Dupin noted that “for others, the crisis actually showed the effectiveness of markets”, and quoted Sabine Herold, (President of Liberal Alternative, a small ultraliberal party): “the crisis is proof that the market is self-regulating... and would punish excessive risk-taking”. A similar extreme position was taken by an economist, Pascal Salin, who argued that this crisis was down to the US Federal Reserve’s policy of low interest rates and easy credit: his solution was to “liberate financial markets from state control”. Likewise Vincent Benard, (president of l’Institut Hayek de Bruxelles).

But other ‘liberals’ disagreed. According to Madelin, the cause of the problem was lack of proper regulation, and he noted that Alan Greenspan had done nothing to rein in the excessively bullish behaviour of the markets: “This is about a crisis born out of bad regulation and badly supervised by the political and financial authorities.” Likewise H Novelli (Secretary of State for Commerce and Industry): “It is not deregulation which is the cause, but the failure of regulation”. Others even went so far as to talk of market ‘anarchy’, especially regarding the ‘sub-prime’ mortgage market, e.g. M Devedjian: “This is not liberalism but wild mercantilism – reminding one of the African slave trade.” Jean-Jacques Rosa, another extreme ‘liberal’ economist, also argued for state intervention:

Partial re-nationalisation of the banks does not mean the end of capitalism or a return to state control [etatisme]. It is simply responding to the rational economic calculation of various types of investors who are adjusting to a new property equilibrium.

So France’s liberal and pro-capitalism economists, in government, universities and think-tanks, are utterly divided. On the one hand, some argue that the markets have failed due to lack of control or because of bad regulation. The solution then would be more control and better regulation.

But others argue for freeing the markets to ‘self-regulate’ themselves, without state interference. In short, they claim that while this may be a disastrous crisis, on the other hand it may actually prove how wonderfully successful the ‘free-market’ system really is.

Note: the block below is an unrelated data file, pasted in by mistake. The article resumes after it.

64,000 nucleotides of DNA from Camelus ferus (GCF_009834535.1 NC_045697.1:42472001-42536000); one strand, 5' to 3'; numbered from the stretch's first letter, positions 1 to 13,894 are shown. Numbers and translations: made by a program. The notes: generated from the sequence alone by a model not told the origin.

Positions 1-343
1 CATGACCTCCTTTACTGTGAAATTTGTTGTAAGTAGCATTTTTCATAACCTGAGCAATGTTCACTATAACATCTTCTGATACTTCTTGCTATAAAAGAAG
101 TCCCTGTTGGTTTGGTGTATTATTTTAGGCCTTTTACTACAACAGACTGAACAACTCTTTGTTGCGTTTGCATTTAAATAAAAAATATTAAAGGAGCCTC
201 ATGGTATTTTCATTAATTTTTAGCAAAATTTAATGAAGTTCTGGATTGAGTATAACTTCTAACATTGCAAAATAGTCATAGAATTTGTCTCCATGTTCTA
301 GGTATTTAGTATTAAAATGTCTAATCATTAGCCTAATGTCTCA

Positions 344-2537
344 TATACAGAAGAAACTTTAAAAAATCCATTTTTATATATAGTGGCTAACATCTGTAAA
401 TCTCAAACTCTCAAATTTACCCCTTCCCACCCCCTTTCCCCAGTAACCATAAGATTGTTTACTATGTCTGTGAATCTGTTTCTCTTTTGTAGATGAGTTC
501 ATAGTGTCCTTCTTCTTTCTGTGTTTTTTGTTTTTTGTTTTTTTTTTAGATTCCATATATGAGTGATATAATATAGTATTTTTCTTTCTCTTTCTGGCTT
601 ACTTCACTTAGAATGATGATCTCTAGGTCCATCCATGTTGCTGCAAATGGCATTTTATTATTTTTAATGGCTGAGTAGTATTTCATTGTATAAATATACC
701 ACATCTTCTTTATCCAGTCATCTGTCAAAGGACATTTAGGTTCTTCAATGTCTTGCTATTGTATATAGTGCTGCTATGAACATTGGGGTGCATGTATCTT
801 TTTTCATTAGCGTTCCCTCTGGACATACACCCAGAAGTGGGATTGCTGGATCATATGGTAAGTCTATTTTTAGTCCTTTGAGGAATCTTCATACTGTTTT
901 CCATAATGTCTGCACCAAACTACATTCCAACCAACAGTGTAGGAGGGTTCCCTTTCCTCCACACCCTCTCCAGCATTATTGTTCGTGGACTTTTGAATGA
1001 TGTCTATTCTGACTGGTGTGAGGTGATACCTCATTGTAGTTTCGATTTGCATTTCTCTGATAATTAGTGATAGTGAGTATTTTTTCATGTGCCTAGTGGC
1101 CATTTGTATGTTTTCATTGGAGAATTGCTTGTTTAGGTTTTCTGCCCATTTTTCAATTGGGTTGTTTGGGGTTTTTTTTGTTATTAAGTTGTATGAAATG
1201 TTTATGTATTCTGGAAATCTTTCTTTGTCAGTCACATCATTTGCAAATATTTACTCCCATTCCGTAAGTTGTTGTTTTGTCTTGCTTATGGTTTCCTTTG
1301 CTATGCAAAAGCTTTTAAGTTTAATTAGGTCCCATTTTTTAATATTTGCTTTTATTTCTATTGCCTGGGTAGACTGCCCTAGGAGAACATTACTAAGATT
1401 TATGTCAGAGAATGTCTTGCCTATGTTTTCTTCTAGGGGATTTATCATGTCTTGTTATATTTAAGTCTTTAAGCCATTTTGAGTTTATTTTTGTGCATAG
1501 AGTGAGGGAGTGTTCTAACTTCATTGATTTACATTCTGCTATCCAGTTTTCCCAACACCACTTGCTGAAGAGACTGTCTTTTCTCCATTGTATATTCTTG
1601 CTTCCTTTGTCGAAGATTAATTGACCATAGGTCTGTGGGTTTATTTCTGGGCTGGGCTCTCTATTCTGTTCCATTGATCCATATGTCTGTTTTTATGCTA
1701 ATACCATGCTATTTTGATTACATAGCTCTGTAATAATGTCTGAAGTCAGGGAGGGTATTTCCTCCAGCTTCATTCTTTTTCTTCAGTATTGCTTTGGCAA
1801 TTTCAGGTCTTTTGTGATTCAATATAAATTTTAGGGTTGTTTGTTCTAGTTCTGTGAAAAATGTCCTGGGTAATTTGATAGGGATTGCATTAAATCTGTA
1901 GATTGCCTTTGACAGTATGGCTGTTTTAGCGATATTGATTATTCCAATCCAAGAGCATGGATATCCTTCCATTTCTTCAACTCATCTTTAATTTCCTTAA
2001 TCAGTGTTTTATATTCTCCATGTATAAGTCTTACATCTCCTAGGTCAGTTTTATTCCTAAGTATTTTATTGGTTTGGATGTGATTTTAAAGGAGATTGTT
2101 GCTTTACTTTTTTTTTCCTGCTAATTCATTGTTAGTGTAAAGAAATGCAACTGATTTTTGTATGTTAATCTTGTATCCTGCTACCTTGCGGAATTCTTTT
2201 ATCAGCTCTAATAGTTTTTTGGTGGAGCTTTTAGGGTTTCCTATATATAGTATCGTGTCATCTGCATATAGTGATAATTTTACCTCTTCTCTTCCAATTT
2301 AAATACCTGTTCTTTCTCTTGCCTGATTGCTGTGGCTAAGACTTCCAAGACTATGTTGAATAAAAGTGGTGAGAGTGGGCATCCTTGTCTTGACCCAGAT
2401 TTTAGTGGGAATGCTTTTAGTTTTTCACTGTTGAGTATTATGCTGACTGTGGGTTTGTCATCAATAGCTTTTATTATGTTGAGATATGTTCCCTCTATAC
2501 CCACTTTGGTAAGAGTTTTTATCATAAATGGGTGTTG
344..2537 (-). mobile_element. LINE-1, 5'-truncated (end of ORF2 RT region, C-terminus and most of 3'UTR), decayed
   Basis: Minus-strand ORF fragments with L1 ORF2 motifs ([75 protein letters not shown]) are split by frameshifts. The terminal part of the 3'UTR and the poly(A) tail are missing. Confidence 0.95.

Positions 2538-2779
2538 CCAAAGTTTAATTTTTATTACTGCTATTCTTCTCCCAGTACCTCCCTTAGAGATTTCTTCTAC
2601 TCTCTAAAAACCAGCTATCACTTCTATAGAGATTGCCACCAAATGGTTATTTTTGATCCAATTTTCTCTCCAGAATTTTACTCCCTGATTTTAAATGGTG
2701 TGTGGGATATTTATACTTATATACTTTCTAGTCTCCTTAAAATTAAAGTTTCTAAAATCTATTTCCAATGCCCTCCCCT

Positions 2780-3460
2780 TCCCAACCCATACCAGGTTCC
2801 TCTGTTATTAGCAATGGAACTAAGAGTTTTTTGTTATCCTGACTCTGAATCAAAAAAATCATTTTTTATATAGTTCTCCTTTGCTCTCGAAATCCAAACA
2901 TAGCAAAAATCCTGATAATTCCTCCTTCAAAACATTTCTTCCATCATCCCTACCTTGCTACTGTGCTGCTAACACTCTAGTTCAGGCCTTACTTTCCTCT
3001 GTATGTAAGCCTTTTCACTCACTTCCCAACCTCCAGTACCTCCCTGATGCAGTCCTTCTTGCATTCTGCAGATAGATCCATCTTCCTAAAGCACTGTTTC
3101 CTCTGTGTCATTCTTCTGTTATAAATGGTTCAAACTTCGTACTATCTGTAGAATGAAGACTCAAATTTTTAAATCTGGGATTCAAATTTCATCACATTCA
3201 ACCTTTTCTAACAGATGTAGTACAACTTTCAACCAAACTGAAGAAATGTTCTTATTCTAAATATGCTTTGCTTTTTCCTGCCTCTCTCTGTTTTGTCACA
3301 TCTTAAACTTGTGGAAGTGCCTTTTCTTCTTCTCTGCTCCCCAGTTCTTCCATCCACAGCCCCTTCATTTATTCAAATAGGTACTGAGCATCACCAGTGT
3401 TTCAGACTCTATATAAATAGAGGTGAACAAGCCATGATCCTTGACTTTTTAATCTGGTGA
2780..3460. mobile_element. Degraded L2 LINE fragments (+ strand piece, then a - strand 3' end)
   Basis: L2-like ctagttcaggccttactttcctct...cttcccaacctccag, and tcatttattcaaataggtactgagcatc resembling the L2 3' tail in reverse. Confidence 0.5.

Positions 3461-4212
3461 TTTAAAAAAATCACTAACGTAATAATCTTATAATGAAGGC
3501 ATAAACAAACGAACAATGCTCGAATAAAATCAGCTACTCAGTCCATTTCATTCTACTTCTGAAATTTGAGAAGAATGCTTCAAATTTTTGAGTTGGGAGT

One is reminded of the Monty Python song in the final scenes of the film, The Life of Brian, “always look on the bright side of life.” Like Voltaire’s philosopher, Pangloss, in CANDIDE, free market ‘liberals’ believe that “all is for the best in the best of all possible worlds” and that markets can, if left to themselves, prevent crises, while Labourites - equally optimistically - imagine that capitalism, if suitably reformed, can be a ‘fair and just society’.

But Socialists do not wear rose-tinted spectacles: we are realists. We know that capitalism’s class system is anarchic, competitive and unstable, and that the exploitation of the working class can never be ‘fair and just’. The solution is not more of the same: not more of unreformed and unreformable capitalism, the mixture as before, but a better, brighter world, a Socialist world – without wars or crises or poverty.

[from SPGB pamphlet, Economic Crises – no. 1, pp 24-25]

Experience has shown, generation after generation, that capitalism is inherently unstable, with a cyclical tendency to swing abruptly from boom to bust. One day the outlook is rosy and production is on the up and up. Capitalists see their markets as expanding and the prospects fro profits look fine. Suddenly – with markets glutted – the brakes have to be applied. As profits fall, the system goes into a state of depression....

... In a depression all the inefficient, antisocial and irrational failings of capitalism come into sharp focus. On the one hand there are unmet human needs, on the other unused resources, idle machinery, stockpiles of goods, unemployed workers and decaying products. Each depression confirms the socialist case against capitalism: that with production only taking place for profit the narrow social relations of production periodically put the brake on the forces of production, including the human capacity to work. Socialism would release the forces of production to meet human needs and to enable people to lead their lives to the full. Capitalism does not do this. It does not exist for this purpose.

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Sir Alan Walters and the Theology of Economics

It was said that the advisors around Thatcher during her premiership were a few pennies short of a pound. One clown, Professor Brian Griffiths, a free market economist, attempted to apply theological justification for the free market. He was not only Head of her Policy Unit but an evangelical Christian, and the author of books such as MORALITY AND THE MARKET PLACE and THE CREATION OF WEALTH. There is, of course, no morality in the market place, only class exploitation and the dog-eat-dog competition for surplus value and profits. And social wealth is not “created”, but instead exploited from the working class in the productive process.